CISCI: Cinema and Science

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CISCI uses films and the Internet to raise the attractiveness of science among young people while dispelling widespread misconceptions that arise from pseudo-science.

CISCI (2005-2007) combines films and the internet to help to raise the attractiveness of science in schools, to counteract widespread misconceptions arising from pseudo-science and to raise pupils' awareness of gender-biased representations of science.

The project set up a database with clips and scenes from popular films with scientific theme and analysed their scientific content. The descriptions of the scenes explained the scientific concepts and ideas used in them and/or debunked their pseudo-scientific contents.

The analyses and descriptions of the scenes were provided in a Web-based databank available in seven European languages: English, German, Czech, Slovenian, Estonia, Latvian, Italian.

Specific objectives of CISCI were:

  • To raise the interest and attractiveness of science in the younger generation and encourage young people to study science and start a career in science
  • To take movies as a vehicle to present scientific concepts and scientific laws to pupils
  • To provide teaching staff with a broad range of support materials for their classes and allow teaching professionals to collaborate online and share experiences and discuss the CISCI film resources
  • To help pupils to learn to distinguish between pseudo-science presented in popular films and real-life scientific laws and ideas; to think critically about science information presented in popular films, and to help them find out where the borderline lies between verified and untested scientific assertions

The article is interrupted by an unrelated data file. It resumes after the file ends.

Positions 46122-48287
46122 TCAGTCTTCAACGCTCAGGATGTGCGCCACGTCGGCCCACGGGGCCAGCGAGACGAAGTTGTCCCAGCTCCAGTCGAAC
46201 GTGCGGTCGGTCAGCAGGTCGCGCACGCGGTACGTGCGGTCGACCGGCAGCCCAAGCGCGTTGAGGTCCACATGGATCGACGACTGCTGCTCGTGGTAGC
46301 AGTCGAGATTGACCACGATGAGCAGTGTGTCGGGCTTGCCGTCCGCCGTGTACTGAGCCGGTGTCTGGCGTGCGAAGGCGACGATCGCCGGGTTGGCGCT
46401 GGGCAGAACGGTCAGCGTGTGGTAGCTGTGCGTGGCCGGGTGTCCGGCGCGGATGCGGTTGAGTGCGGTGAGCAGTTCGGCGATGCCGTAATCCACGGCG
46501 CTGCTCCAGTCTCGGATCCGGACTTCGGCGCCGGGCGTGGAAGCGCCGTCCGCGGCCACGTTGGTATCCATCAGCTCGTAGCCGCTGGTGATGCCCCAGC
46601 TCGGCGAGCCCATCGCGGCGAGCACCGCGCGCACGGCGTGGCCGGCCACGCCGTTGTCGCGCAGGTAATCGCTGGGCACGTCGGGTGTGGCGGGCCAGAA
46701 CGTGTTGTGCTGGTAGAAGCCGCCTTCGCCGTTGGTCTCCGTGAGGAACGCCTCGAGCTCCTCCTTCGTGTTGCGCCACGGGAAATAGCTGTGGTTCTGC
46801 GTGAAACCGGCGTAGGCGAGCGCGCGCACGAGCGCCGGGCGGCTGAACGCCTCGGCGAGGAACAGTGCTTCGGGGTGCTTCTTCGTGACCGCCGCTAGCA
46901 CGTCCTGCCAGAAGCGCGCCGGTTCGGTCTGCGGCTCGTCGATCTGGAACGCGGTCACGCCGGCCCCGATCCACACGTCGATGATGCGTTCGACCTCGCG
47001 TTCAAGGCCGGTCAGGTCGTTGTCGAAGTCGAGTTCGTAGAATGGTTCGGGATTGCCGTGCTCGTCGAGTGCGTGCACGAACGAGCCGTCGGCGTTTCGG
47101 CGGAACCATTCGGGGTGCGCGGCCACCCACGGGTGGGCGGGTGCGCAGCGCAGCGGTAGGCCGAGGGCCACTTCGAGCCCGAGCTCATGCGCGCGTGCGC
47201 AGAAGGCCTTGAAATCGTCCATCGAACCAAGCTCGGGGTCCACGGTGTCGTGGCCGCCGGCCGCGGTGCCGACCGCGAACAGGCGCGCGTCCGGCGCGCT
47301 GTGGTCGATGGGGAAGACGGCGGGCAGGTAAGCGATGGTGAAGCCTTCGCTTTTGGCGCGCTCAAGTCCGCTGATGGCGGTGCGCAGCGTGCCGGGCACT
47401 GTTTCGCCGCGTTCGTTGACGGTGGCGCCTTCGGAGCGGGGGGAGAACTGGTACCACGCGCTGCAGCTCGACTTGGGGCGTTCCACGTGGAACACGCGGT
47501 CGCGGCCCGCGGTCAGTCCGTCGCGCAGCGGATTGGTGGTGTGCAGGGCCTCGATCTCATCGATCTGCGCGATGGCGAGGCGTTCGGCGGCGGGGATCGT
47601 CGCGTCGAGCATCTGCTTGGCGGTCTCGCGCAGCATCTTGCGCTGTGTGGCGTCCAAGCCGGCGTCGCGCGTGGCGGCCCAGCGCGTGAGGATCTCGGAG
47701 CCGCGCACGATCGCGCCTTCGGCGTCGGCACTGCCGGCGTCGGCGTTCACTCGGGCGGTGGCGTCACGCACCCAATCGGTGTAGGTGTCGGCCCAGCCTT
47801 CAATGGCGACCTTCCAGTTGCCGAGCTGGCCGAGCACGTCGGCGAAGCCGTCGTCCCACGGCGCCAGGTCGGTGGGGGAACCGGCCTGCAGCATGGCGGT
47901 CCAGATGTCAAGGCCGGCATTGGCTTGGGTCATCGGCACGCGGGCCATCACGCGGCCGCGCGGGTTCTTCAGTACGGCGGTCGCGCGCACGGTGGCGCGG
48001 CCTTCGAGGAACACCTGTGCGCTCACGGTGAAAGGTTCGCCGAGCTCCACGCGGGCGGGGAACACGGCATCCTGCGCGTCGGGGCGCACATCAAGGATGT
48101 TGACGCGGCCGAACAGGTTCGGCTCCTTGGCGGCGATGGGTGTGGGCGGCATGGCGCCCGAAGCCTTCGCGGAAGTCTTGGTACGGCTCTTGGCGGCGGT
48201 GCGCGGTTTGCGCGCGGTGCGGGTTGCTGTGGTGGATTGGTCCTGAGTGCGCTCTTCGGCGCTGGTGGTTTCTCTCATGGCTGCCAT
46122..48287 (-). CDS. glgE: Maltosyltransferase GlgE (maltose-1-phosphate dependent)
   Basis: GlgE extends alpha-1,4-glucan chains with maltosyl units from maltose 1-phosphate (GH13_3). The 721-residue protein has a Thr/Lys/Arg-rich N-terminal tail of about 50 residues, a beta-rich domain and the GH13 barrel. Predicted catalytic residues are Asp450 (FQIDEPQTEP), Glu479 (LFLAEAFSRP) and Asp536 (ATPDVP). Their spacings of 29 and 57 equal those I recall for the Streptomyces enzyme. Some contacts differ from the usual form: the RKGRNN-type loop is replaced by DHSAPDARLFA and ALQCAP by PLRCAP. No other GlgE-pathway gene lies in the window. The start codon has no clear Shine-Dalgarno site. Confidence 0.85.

• To overcome gender-stereotyped representations of science and scientists and encourage girls to study science
  • To address public ethical and risk concerns related to science
  • To engage with science and technology-related industries and provide science careers advice to students


The online database is not available at the moment; contact the project coordinator for information on how to access it.

Basic information

Country: Austria, Czech Republic, Estonia, Germany, Latvia, Malta, Slovenia, Other

Coordinator: Vienna University of Technology, www.tuwien.ac.at

Programme: FP6

Project Acronym:

Target groups: parents, primary school students, secondary school students, teachers, trainee teachers, university lecturers, vocational school students, youth clubs

Topic: Anthropology, Biology, Chemistry, Maths, Physics, Education, Other

Start year: 2005

End year: 2007

Url: not available

Contact person: Prof. Heinz OBERHUMMER, Vienna University of Technology, ohu (at) kph.tuwien.ac.at

The project conducted a survey among European teachers on the CISCI concept and the CISCI platform. One of the main results of the study was that the CISCI met exactly the demands of teachers.

The content of the database was also reviewed and evaluated internally. The evaluation included technical quality control and usability analysis of the Web platform, quality check of the content and a study on concrete examples of how CISCI can be used in the classroom to attract young people to scientific topics.

CISCI also produced a DVD in two editions (2005 and 2006), featuring a presentation of the project, 20 examples of the CISCI database content units and a TV-spot.

The CISCI database was available online, containing about 1000 scientifically relevant clips, each about 1-3 minutes long. Each clip (content unit) contain the following materials:

  • General information about the film (a documentary, popular film, video collection)
  • Information on the specific film scene features and its scientific content
  • Didactical scientific descriptions, commentaries and explanations at basic level (pupils older than 10 years) and advanced level (pupils older than 14 years).
  • Background materials for teachers


The content unit was also supplemented by multimedia and communication features, search functions, and an online-journal about science aspects in current movies.

The online database is not available at the moment; contact the project coordinator for information on how to access it.

 

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